Until March this year, Jane* was an active and healthy 39-year-old who cycled everywhere and had a busy work and social life. Now walking for half a mile makes her throat and lungs ache for days. She doesn’t see friends and family because if she spends her energy on those interactions, she won’t have any left to work the next day. Some weekends she spends entirely in bed.
“I wouldn’t wish this on my worst fucking enemy.”
Jane and her husband both got coronavirus in March within two weeks of each other and have been suffering the effects ever since. Doing too much leaves them exhausted, breathless for hours, and with aching lungs for days. “I am low-key terrified I’ll never get better,” she tells me.
They’re among the estimated 60,000 people in the UK with Long-Covid, where symptoms last longer than 12 weeks. NHS England have said that long-lasting symptoms include “breathing difficulties, enduring tiredness, reduced muscle function, impaired ability to perform vital everyday tasks, and mental health problems such as post-traumatic stress disorder, anxiety, and depression”. Jane describes it as being “bone numbingly tired, like you haven’t slept in six weeks, and none of your muscles work properly”.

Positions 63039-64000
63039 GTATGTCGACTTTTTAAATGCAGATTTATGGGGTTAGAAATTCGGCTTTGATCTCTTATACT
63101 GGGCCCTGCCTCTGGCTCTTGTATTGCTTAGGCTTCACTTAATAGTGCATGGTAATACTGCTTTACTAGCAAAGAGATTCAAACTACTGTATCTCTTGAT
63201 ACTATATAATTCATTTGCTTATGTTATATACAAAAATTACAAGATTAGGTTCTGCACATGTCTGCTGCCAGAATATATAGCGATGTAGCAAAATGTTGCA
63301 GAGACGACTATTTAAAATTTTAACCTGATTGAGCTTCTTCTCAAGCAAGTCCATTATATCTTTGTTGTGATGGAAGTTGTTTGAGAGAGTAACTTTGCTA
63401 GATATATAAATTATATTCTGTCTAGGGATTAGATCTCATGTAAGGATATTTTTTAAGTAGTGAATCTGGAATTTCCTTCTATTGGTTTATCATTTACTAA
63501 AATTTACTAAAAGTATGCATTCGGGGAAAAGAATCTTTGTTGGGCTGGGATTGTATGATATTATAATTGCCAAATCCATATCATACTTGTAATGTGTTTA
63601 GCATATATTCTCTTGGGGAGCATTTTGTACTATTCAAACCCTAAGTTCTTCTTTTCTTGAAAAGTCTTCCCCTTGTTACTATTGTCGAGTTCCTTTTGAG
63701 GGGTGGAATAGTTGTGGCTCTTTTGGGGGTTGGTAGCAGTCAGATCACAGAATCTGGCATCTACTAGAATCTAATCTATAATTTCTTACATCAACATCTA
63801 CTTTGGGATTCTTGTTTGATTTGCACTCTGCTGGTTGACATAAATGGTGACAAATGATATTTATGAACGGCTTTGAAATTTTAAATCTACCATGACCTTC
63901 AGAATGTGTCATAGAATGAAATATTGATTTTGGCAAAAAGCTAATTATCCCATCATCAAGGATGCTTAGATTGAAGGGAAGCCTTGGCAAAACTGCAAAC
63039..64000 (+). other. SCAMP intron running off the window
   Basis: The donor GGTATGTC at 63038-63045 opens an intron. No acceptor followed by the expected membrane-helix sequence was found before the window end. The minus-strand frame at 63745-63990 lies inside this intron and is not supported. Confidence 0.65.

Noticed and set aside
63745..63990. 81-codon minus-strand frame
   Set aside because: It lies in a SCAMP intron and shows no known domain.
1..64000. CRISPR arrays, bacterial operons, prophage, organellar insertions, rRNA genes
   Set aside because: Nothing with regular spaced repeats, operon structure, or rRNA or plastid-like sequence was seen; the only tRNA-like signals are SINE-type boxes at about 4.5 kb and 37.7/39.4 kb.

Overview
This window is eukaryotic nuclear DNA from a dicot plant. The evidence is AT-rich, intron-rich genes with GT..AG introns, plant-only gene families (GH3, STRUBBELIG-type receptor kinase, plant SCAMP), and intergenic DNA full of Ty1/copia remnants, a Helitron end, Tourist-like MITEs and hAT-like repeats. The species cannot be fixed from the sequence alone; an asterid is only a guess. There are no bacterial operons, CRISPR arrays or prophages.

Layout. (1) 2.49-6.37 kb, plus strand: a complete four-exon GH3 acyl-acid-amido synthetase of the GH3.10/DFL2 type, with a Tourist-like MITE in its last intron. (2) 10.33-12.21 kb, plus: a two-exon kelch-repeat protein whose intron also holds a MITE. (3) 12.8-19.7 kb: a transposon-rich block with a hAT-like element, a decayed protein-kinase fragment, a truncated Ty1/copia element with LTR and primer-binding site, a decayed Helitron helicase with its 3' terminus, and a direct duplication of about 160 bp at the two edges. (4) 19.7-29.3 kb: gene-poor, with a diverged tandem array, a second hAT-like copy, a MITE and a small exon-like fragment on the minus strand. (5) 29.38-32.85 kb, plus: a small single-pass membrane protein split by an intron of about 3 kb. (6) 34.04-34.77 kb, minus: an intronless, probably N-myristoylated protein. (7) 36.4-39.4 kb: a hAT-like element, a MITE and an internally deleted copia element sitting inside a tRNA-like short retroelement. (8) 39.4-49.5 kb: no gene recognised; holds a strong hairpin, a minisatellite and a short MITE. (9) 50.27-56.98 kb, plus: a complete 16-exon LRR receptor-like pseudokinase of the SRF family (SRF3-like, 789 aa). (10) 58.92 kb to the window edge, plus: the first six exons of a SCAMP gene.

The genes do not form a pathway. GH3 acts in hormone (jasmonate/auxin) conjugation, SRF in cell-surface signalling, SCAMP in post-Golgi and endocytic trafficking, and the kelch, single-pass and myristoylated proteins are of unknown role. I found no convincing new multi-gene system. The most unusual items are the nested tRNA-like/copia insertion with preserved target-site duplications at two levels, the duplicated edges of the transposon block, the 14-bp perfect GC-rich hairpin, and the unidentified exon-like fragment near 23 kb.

But despite the debilitating effects of the illness, there’s little about them in the media coverage of coronavirus. At the start of the pandemic, when there was nothing substantial about Long-Covid, Jane “felt so invisible”.
It’s why she wants to share her story. Jane says she normally doesn’t like to make a fuss about illness, but says that it’s “really important that people understand this”.
“It’s terrifying how blasé we are”.
“People aren’t aware that this is an option. [They think that] either it’ll kill us or I’ll cough three times and then I’ll be fine.” In fact, eight and a half months later she’s still carefully rationing her time, knowing that to do one simple activity she has to sacrifice another.
“Other people don’t seem to care about getting sick or making other people sick.”
What we know about Long-Covid
One of the most frustrating – and scary – things about Long-Covid is that it’s such an unknown. “Nobody knows how to treat this,” Jane tells me.
But research is increasingly being dedicated to this, including a study on patients discharged from Southmead Hospital in August which found that three-quarters still had symptoms three months later. Like Jane, they reported breathlessness, fatigue and muscle pain, and had difficulty doing daily tasks.
It wasn’t until September that Long-Covid was officially recognised by the government but Long-Covid now exists as a diagnosis and has been categorised into four distinct syndromes: post intensive care syndrome, post viral fatigue syndrome, permanent organ damage and long-term COVID syndrome.
NICE has developed guidance on managing the long-term effects of coronavirus. The NHS is set to open 40 Long–Covid clinics across the country, eight in the south west, and the Your Covid Recovery website offers support to people with long-term symptoms. We now know that the people most susceptible to it are women, older people, and people who have more symptoms in the first week of illness.